what stories will we choose to actively shape a future different from the present we are living through?
In 2018, we receive the story of Jesus’ death and resurrection as the next chapter in the longer Exodus epic story of liberation.
The Exodus-Resurrection epic story has indelibly and distinctively shaped American expectations. We hear its theme of expectation in the Founders Enlightenment language of liberty, fraternity, and the pursuit of happiness. We also hear it in the words of African Spirituals; slave songs of yearning-steeped-in hope, hope for liberation into the promise of new life. The expectation of inalienable – God-given liberation, is the shape of American cultural progress.
In a world desperate for the good news of God’s promise of new life, how might this story once again become the guiding story that shapes the choices to take us into an uncertain future?
I offer some brief observations on this question.
Responding to an invitation to collaborate with God in the restoration and healing of the creation, the first Christians became transformed, not as individuals by themselves, but as communities no longer afraid, no longer looking for places to hide from fear, no longer looking for scapegoats onto which to project their fear.
They became God’s instruments in a redemption from cruelty in a world long grown old. They discovered liberation from the cruelty of empire, i.e. harsh systems that worship power in a zero-sum game of winner takes all. Their liberation came through a story about love.
Learning from those who have traveled this road before us, we rediscover God’s promise of new life articulated in the resurrection of Jesus Christ is not a magic wand, reducing the complexity of the world to a series of simplistic true or false answers. It’s an invitation.
God invites our collaboration in the ongoing work of restoring the creation. Such collaboration requires we live resurrection-story shaped lives.
New life is not an individual gift, but one to be participated in through our membership of faithful, and loving communities. The Early Church Father, Tertullian noted one Christian is no Christian. What this means is together we participate in God’s invitation to be part of the solution of the transformation we long for.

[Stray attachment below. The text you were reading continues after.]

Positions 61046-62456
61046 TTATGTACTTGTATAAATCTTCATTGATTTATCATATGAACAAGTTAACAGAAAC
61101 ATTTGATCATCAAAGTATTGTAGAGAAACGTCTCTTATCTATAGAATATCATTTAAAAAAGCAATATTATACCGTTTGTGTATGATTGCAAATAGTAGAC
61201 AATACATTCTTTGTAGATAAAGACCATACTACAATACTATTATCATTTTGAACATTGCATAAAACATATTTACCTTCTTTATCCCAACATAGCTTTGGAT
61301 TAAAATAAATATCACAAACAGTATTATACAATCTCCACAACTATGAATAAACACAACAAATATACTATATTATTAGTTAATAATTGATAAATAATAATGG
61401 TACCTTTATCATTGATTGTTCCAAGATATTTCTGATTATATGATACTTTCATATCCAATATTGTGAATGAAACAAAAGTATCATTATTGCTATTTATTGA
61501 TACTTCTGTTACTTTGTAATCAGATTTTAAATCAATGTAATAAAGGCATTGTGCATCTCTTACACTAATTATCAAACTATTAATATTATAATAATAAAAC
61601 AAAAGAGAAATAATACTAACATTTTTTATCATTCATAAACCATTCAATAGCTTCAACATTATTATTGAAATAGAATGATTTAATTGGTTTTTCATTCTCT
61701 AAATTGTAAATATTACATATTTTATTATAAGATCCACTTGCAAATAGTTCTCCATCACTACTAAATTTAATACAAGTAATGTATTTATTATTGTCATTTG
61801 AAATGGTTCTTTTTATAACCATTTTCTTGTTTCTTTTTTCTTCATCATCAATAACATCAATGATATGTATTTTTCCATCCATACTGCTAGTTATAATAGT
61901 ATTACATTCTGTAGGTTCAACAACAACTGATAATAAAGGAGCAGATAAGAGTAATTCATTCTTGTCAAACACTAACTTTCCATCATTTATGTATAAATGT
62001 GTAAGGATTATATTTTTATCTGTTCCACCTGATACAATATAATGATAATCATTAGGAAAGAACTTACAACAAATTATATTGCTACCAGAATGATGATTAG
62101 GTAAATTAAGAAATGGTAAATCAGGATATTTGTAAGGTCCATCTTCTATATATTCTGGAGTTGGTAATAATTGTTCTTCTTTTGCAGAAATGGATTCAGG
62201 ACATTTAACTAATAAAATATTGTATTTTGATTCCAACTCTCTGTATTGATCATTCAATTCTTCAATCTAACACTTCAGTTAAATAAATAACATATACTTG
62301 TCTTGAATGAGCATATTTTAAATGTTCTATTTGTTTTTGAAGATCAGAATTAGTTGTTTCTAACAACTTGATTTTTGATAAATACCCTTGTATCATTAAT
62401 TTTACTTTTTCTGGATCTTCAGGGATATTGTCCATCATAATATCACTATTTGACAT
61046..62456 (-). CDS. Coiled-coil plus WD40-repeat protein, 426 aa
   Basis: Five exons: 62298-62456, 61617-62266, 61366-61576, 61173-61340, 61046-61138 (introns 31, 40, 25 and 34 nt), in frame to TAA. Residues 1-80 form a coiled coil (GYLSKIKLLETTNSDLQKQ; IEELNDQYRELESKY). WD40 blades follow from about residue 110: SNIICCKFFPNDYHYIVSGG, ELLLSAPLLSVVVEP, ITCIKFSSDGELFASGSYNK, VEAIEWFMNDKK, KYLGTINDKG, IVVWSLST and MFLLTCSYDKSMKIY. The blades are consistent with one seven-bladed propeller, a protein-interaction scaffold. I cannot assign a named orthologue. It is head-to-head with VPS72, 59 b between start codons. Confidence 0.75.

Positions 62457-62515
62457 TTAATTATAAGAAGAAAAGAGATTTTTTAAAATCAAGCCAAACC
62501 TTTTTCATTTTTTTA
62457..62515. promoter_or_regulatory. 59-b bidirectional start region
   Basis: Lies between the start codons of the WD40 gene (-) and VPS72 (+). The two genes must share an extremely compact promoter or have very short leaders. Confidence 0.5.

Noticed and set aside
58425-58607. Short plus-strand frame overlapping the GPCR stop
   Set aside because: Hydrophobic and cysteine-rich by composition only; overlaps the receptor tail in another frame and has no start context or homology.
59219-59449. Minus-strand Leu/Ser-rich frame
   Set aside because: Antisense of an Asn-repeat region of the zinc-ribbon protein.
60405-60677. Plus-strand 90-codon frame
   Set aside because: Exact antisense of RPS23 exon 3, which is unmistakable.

Living resurrection-story shaped lives we discover first-hand that faith-inspired-love is stronger than violence; more effective and expansive a story to live by than stories that feed our fear and hatred.
What Lucy can’t quite grasp is that truth and the courage to believe come not through the certainty of a series of true or false answers. Truth and the courage to believe come instead through story shaped living.
We are the stories we tell ourselves about ourselves and to one another about how we see the world. Our future will be influenced by the stories we choose today to be shaped by.
Resurrection is our Christian story about God’s doing with Jesus on the third day. But Jesus is simply the first fruits of God’s promise to heal and to restore the creation; a promise that continues to unfold through us in our own day.
The old, hard stories of fear play themselves out, and history shows repeatedly the ends to which they lead. This means that on Easter Day, 2018, our focus is not on Jesus’ resurrection – true or false, but toward what God might be doing in our resurrection-shaped lives. We stare in the headlights of the resurrection story of new life .
Can our future be different from our past? The answer will depend on which stories we – and here I mean we as a people, choose to live by.
May the stories we choose, awaken us to the invisible geography that invites us to explore new frontiers,
as we break the dead shell of yesterdays we risk being disturbed and changed,
to live the lives we long to love.
Living our resurrection shaped story we postpone no longer the life we came here to live and waste our hearts on fear no more.
Paraphrasing of John O’Donohue’s Morning Offering.